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Chronic Pain in Women: A Real Discussion on the Gaps in Care

October 5, 2021
The pain management community has enough reports on the gaps that exist in pain research, care access, and even opioids. Now comes the hard part–that is, implementing the proposed strategies and recommendations in day-to-day care.

Chronic pain in women was the focus of a HealthyWomen live webinar held in partnership with Practical Pain Management (PPM) on September 30, 2021. On the panel were:

  • Monica Mallampalli, PhD, senior scientific advisor at HealthyWomen and leader of its now Chronic Pain Advisory Council
  • Sean Mackey, MD, chief of pain medicine at Stanford University
  • Cindy Steinberg, national director of policy and advocacy at the US Pain Foundation
  • Christin Veasley, co-founder and director of the Chronic Pain Research Alliance

The core elephant in the virtual room was, why is there still not enough high-quality data available on the chronic pain experience, for both patients to understand their disorder and for clinicians to adequately treat the disorder? In addition, how can the multiple reports generated thus far (see below) on pain research, care and management make their way to the pain clinic and the patient in need? The panelists recapped what has been examined to date and how much farther we have to go to provide adequate care.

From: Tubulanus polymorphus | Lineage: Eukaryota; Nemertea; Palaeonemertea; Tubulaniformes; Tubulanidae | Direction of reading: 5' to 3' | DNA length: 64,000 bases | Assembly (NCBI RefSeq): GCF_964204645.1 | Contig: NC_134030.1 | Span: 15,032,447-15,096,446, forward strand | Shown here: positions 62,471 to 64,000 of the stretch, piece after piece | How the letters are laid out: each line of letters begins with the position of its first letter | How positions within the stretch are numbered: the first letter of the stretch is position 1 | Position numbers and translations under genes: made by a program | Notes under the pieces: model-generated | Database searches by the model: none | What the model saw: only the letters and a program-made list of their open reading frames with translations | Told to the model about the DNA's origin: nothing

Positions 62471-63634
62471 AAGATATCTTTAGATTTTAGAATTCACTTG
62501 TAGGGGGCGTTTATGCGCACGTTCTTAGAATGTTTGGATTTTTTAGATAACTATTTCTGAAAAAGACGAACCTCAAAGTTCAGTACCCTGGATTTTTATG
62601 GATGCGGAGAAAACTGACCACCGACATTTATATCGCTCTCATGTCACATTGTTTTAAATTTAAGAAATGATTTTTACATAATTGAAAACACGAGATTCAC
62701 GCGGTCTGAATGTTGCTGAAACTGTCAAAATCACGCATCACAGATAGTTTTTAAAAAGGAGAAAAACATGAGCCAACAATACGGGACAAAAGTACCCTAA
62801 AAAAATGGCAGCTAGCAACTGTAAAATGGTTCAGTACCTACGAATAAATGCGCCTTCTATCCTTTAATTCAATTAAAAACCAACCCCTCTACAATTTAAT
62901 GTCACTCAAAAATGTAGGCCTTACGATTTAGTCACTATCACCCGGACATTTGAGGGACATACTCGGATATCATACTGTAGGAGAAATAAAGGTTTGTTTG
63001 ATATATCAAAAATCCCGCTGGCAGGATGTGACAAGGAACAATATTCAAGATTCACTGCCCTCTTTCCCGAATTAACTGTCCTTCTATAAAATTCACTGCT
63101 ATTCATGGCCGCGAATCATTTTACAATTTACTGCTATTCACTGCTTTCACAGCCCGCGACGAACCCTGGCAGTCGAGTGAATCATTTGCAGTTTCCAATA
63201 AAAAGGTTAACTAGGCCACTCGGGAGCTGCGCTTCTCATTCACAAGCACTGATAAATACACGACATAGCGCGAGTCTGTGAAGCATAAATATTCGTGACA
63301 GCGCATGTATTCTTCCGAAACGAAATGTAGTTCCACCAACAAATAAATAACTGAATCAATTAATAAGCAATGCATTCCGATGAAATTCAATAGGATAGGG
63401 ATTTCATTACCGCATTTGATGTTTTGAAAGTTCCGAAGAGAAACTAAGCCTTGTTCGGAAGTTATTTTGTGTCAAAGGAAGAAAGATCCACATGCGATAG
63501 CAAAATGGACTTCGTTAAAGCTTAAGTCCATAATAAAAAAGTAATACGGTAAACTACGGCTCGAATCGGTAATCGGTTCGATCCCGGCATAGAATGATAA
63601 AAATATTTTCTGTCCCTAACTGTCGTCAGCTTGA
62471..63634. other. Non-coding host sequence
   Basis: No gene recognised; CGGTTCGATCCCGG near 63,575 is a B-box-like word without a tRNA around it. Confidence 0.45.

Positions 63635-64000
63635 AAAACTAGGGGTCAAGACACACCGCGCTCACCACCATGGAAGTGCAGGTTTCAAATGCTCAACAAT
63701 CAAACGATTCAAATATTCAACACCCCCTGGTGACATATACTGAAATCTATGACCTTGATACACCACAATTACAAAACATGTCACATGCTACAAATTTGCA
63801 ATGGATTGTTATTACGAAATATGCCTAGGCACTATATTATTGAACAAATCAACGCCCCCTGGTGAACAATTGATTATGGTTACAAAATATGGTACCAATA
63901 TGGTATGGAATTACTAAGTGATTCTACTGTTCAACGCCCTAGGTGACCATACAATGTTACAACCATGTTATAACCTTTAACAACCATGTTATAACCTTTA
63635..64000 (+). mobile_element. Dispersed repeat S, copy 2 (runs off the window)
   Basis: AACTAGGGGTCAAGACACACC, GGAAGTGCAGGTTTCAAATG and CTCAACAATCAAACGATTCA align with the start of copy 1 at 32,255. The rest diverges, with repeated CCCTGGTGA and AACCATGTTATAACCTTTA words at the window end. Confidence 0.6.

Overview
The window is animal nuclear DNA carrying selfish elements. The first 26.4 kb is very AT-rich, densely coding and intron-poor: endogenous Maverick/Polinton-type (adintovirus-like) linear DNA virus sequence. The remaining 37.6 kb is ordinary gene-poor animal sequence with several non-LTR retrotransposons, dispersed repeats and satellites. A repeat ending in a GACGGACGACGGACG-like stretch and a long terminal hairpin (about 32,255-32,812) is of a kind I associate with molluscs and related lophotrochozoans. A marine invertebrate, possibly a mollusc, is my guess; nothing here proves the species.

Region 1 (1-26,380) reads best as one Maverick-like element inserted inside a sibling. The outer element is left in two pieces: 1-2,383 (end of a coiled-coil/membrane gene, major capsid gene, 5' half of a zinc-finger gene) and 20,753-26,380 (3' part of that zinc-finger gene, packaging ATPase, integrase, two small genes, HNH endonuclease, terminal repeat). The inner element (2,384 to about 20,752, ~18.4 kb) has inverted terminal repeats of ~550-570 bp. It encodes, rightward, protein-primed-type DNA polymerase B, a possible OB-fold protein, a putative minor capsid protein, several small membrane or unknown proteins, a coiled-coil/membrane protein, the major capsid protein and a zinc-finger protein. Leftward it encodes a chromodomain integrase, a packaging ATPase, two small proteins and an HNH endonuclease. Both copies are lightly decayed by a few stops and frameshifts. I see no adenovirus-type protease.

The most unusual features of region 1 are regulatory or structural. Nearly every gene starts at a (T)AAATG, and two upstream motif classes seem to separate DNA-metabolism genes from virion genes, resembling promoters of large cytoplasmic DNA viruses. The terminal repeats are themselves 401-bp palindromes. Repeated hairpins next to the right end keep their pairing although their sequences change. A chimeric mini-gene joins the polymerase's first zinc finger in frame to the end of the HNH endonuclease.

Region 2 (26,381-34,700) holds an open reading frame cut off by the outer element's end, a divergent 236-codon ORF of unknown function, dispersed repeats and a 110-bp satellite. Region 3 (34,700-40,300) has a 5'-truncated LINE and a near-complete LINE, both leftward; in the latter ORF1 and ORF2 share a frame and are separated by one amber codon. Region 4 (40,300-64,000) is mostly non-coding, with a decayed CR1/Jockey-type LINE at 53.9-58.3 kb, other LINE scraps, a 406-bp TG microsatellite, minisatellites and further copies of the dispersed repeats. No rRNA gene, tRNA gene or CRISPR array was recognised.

• 2003 National Pain Care Policy Act (introduced in 2003 but never fully passed; parts were introduced in the 2010 Affordable Care Act)
  • 2011 IOM (now the National Academies of Sciences, Engineering and Medicine) report associated with the 2016 National Pain Strategy (NPS), which was developed based on Recommendation 2-2 of the IOM Report (Disclosure: Dr. Mackey and Ms. Veasley were on the oversight committee)
  • 2017 Federal Pain Research Strategy
  • 2019  HHS Interagency Task Force Report on Pain Management, led by Vanila A. Singh, MD

Below are a few brief highlights and a PPM follow-up with the speakers.

Another big pain report or task force is not needed. The pain management and advocacy community know what needs to be done – implementation needs to be next (Image: iStock).

Chronic Pain in Women – Key Points* from the Webinar

(*paraphrased)

 

Enough Pain Reports, Already

With regard to the reports cited above, Dr. Mackey noted they are just as relevant today as they were 10 to 15 years ago. “While some progress has been made, including terminology around high impact chronic pain (ie, pain interference or pain that leads to significant restrictions in activities of daily living, affecting about 8% to 10% of those with chronic pain conditions) – more resources are still needed. There still is quite a bit to do to advance strategic national goals,” he said.